WASHINGTON (CBS/AP) – President Donald Trump signed a revised travel ban Monday that temporarily prevents people from six Muslim-majority countries who are seeking new visas from entering the United States.

Starting March 16, for 120 days, entry into the U.S. from Syria, Yemen, Sudan, Libya, Iran, and Somalia is banned, while the State Department takes a look at the vetting procedures.

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The executive order, which was signed in private, drops Iraq from the list of banned countries and also suspends all refugee admissions for the next 120 days.

President Donald Trump signs the new executive travel ban order,March 6, 2017. (White House Photo)

The new directive aims to address legal issues with the original order, which caused confusion at airports, sparked protests around the country and was ultimately blocked by federal courts.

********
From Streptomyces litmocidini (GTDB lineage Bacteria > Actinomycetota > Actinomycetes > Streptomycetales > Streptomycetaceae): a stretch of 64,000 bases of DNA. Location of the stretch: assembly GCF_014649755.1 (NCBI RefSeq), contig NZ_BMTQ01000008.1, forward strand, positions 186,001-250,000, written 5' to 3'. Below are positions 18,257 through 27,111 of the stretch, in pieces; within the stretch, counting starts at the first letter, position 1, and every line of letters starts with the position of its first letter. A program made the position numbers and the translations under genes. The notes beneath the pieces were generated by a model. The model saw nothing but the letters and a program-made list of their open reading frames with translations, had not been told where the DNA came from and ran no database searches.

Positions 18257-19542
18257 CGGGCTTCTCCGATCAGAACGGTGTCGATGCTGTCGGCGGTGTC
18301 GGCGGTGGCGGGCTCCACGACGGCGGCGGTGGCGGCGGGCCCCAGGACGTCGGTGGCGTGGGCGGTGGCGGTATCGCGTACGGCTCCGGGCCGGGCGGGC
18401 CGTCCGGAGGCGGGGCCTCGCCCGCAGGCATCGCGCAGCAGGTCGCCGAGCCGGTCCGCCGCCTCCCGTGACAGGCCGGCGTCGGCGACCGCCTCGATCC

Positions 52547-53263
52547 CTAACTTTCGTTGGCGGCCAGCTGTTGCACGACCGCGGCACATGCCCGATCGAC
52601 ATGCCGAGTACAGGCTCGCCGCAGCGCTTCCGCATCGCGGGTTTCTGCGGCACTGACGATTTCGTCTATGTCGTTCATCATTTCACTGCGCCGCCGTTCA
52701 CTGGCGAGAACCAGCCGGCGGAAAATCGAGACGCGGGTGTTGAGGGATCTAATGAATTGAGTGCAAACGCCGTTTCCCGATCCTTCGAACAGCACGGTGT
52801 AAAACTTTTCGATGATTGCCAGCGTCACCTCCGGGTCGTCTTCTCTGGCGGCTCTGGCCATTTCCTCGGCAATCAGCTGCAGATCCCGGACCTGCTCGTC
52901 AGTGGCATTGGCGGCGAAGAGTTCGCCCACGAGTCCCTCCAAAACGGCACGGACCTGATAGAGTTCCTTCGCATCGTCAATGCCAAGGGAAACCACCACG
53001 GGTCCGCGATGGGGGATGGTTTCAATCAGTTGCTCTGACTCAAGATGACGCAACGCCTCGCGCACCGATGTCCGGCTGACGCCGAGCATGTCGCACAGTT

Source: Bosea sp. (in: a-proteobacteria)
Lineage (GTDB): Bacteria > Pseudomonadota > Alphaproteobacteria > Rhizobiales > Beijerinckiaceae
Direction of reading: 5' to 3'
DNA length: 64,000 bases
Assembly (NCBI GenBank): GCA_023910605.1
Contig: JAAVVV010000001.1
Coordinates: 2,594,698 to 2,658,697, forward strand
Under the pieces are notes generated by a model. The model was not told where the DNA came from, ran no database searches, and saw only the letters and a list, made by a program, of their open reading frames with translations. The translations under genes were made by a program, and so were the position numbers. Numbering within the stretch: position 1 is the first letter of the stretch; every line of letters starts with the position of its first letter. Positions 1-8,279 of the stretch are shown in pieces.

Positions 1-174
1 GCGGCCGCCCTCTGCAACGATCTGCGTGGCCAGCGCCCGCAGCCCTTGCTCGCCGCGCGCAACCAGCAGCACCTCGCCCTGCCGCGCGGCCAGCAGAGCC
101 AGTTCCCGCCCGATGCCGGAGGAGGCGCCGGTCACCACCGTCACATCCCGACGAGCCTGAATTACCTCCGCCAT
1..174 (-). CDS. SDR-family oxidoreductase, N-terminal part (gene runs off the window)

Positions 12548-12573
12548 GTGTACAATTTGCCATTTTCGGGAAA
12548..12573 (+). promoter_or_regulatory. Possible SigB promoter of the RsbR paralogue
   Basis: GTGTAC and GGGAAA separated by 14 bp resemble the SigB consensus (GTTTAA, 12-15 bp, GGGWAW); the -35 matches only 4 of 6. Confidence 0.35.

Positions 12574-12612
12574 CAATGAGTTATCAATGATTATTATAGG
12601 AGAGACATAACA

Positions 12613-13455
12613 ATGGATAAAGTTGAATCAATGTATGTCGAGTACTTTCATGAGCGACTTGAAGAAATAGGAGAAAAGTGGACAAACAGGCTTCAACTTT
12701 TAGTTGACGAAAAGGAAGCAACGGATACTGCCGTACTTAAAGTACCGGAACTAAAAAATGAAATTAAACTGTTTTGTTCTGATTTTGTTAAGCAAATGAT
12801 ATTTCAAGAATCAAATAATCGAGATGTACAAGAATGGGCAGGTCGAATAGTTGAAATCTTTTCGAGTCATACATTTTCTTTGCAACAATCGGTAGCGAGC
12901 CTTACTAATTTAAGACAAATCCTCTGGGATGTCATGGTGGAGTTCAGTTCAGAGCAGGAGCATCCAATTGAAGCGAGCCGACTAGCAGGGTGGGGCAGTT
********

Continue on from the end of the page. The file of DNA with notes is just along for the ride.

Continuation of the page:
The revised order is narrower and specifies that a 90-day ban on people from Sudan, Syria, Iran, Libya, Somalia and Yemen does not apply to those who already have valid visas.

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The order signed Monday covers current and prospective visa applicants from the six countries – which officials said have higher visa overstay rates than the worldwide average, according to CBS News. Legal permanent residents (green card holders) and naturalized citizens are not impacted by the order.

A Homeland Security official explained it this way to CBS:

  • If you’re in the U.S. on March 16 with a valid visa, the new order does not apply to you.
  • If you have a valid visa by March 16, the new order does not apply to you.
  • If your visa was revoked on January 27 (the start of the original order) because of the original executive order, you can still travel on that visa.

Administration officials insist this is not a Muslim ban and point out that hundreds of millions of Muslims worldwide can come to the U.S. with valid documentation.

The old executive order prioritized admissions of religious minorities. This provision is not in the new order.

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(© Copyright 2017 CBS Broadcasting Inc. All Rights Reserved. The Associated Press contributed to this report.)